The new Fuji XF 90mm f/2 WR lens is a medium length fast-aperture prime that gives you that classic tele look and perspective, but without the weight and bulk of a heavier zoom. The viewpoint matches that of the old classic 135mm f/2, (137mm to be exact) so it’s capable of producing razor sharp subjects against a soft, beautifully blurred background.

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This makes it absolutely ideal for portraits, especially since it offers a very conformable working distance. It’s hardly a one-trick-pony, though. With its fast f/2 aperture, the XF90 is great for shooting in low-light situations. Its compact size and weight make it an incredible travel lens, and since it has Fuji’s latest Quad Linear Motor it has blazingly fast autofocus, it’s awesome for sports and adventure. It’s light enough to shoot one-handed while riding a bike.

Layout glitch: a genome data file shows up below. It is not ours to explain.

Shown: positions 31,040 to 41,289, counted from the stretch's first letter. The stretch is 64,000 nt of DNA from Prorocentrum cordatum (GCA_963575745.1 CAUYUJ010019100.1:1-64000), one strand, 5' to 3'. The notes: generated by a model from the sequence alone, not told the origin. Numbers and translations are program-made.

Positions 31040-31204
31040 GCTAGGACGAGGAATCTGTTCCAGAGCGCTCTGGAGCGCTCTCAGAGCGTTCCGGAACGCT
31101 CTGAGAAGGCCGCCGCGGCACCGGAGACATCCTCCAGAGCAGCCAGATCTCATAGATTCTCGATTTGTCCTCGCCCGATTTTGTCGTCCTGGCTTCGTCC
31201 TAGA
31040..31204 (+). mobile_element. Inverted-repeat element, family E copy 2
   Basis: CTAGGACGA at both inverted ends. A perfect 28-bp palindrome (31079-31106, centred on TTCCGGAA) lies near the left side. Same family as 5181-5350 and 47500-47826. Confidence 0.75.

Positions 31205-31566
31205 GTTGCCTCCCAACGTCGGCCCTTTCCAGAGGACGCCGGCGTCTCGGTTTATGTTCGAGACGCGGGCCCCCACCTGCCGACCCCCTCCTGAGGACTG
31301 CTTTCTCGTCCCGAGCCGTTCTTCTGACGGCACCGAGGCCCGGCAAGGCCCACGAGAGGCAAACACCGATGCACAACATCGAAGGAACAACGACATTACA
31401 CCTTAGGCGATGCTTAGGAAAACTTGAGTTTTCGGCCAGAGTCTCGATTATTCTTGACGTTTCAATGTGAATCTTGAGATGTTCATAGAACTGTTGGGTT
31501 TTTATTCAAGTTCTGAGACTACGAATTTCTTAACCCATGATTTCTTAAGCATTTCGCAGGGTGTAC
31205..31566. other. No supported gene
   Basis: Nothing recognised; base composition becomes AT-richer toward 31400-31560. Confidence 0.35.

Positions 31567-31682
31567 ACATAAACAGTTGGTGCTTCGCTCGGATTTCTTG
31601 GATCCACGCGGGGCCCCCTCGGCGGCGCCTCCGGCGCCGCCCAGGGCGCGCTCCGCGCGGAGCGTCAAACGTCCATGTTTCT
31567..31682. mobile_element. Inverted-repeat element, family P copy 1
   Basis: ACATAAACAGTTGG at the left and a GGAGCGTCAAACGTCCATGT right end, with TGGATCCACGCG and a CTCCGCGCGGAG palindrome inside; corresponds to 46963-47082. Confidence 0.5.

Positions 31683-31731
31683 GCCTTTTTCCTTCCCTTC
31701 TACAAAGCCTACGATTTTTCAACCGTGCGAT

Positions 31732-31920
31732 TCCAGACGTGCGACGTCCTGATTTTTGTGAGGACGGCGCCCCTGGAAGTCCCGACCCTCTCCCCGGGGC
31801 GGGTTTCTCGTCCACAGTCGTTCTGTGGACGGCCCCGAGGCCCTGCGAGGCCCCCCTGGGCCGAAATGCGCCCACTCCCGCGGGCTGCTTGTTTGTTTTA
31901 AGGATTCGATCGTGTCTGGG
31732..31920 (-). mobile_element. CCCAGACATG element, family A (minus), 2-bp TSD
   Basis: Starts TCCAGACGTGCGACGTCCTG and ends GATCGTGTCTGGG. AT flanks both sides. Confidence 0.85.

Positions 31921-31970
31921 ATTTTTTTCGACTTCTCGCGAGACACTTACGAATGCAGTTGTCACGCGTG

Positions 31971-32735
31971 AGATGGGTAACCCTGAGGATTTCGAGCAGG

As soon as I tried the 90, I borrowed one for a couple weeks, promptly ordered one for myself and then took it on a month-long bike Romania bike tour, in place of the 50-140 f/2.8. After a period of extensive use, I can say that the 90 has earned its place as one of the essential Fuji lenses in my kit. It’s the “Oh, where have you been all my life?” lens.

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Design and Build

Optical construction of the XF 90mm f/2 consists of 11 elements in 8 groups, including 3 ED elements and 7 rounded aperture blades. It’s 4.13″ long, 2.95″ wide (105 x 75mm) and weighs 1.19 lb (540g). With the included lens hood attached, it’s 5.75″ in length. Still not bad. Super EB coatings on each element help minimize chromatic aberration and distortion. The front filter thread diameter is 62mm.

It has a very good range of working distance and actually focuses down to 2-feet. Effectively, it produces a maximum magnification of .3X when shooting closeups.